Friday, June 29, 2012
Laughing and Crying
This week has been quite a roller-coaster
emotionally for me.
Our son had a job interview in
Phoenix. He was excited and went with
the frame of mind that he had the job.
Our daughter-in-law went with him-all on his given days off. We had “custody” of the grand pups.
They stayed with our daughter and
surprised (read that scared the pants off) our nephews by hiding behind
furniture and having them find them.
“Grandma, Uncle Adam and Auntie Sam scared
us and we screamed!”
Our daughter was thrilled to have her kid
brother-if only for the brief 48 hours.
She wanted him to get the job as much as he wanted to get it. Sarah’s need for us all to move closer has been
quite clear from the start.
His interview was Wednesday morning-they
planned on leaving right afterwards to come pick up the dogs.
But his wish came true and he wound up
staying at interview #1 for 2 hours and then going straight into #2 for another
2 hours. The job offer was made and his
starting date is July 9th.
He sounds happier and more relaxed than
I’ve heard him in over a year. Let’s
face it, working 100 hours a week and then told that it isn’t near enough is
not exactly music to any employees ears.
Our daughter-in-law will remain here with
us until the condo is sold and her job ends at the end of summer.
I’m thrilled for them and missing them
already. I’m happy at my son sounding
happy and crying because I know that now both my kids and my adopted kids will
no longer be either down the street or even in the state.
And to make matters worse, my husband
wishes he could sell our home and join them in their new home state as well.
It’s not that I don’t want to be there
with them-I really do. But when you have
health conditions that require as many meds as I do-all of them unaffordable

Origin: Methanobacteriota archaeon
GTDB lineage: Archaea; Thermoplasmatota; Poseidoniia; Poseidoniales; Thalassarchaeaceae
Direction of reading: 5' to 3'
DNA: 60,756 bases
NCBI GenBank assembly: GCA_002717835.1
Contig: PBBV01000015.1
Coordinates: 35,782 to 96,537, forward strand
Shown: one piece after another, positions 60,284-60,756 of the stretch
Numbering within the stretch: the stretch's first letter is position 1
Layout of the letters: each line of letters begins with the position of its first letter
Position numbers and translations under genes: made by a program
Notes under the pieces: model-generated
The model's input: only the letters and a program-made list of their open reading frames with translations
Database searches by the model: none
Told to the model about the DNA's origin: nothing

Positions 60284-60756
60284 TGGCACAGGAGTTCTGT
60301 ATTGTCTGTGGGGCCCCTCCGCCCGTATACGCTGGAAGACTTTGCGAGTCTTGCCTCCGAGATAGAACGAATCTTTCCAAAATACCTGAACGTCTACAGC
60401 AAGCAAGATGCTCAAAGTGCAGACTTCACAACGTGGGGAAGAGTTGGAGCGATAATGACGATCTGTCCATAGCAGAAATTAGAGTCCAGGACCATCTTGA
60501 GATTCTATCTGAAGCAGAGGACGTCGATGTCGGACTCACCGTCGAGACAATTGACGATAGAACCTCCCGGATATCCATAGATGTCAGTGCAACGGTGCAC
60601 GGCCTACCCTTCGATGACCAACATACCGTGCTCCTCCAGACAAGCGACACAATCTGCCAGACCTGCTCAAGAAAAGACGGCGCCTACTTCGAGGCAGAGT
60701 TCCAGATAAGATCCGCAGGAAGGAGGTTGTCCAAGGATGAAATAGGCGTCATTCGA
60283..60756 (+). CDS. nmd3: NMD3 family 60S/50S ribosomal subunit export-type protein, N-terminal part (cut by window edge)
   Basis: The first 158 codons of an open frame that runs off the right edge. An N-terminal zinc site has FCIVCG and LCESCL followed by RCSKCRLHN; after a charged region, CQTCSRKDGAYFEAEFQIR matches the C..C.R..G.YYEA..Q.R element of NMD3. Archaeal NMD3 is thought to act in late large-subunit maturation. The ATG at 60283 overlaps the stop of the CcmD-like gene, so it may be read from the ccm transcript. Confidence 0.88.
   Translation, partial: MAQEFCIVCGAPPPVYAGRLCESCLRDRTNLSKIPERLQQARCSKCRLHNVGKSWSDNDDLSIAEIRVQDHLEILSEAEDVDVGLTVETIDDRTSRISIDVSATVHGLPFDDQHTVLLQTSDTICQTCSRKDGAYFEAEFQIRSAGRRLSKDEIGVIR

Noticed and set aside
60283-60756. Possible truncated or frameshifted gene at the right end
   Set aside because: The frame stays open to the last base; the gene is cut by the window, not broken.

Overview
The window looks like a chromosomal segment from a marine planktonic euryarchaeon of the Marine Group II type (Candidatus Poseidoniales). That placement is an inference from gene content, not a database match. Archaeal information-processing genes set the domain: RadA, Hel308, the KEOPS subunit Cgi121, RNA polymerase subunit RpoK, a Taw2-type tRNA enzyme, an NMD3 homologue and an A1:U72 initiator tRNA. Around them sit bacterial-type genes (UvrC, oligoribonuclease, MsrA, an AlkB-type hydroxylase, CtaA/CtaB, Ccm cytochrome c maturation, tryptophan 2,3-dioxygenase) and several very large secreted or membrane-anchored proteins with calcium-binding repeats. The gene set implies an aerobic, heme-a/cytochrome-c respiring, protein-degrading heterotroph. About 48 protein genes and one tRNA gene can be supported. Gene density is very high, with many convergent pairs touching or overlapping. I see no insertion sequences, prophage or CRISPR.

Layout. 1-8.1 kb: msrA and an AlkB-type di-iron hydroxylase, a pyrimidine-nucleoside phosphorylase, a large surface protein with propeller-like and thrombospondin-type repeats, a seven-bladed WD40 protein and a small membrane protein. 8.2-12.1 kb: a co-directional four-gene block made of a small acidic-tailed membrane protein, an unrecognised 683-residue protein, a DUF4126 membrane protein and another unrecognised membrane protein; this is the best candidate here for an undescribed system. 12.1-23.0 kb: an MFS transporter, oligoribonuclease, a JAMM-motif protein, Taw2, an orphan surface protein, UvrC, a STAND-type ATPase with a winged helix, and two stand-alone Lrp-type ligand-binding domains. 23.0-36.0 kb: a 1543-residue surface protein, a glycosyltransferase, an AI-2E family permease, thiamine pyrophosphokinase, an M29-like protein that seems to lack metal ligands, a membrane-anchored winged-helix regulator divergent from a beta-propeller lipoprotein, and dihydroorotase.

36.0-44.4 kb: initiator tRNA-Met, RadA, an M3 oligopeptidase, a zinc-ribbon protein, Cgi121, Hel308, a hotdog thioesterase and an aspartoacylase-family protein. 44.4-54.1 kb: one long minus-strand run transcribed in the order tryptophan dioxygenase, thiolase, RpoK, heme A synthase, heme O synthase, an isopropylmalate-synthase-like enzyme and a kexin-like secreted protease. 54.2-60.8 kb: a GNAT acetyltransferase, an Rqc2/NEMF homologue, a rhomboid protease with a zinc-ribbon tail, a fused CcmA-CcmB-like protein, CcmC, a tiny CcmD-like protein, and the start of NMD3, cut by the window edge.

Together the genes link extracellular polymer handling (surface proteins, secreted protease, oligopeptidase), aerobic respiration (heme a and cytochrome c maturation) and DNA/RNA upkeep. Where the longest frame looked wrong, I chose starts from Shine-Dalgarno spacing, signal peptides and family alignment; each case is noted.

without group insurance-even with Medicare (that is a whole other blog, but I’m
not through steaming about that enough to type without breaking my keyboard
over yet) to “help” out, it paralyzes you in fear about the 90 new policy activation
that most employers have in their hiring practices.
I seemed to have done right by my
kids-they are fearless and jump into any and all changes without the need for a
net. I don’t know how they got to be so
brave, but my admiration is strong on that subject.
On more of a financial but just as
emotional roller-coaster, last week my husband and I were running errands and
we decided since we were passing by the local mall that we’d stop in and have
our wedding rings checked and cleaned.
We did just do it the end of April, but I had some stuff caught in my
engagement ring, so we just had everything we were wearing checked.
Since the loss of a diamond out of my
tennis bracelet last month, (it too was just checked) I’m uber-vigilant about
Good thing-the center prong on my
anniversary band was damaged. It was
sent in for an estimate and the jeweler called to say, “It will be $15.65.” I
repeated the amount and said to go ahead with the repair.
He called back right away and said, “You okayed
that pretty fast, so I wanted to make sure you knew it was “$1,500.65.”
“No, that is not what you said, I even
repeated the amount. Why on earth would
a prong cost that much????”
Turns out that the jeweler found a crack
in the stone.
Great, just dandy.
When I told my husband, as expected, he
informed me that my ring would now be put into the safe with my bracelet.
All of this, just when we were just
beginning to see a glimmer of sunshine.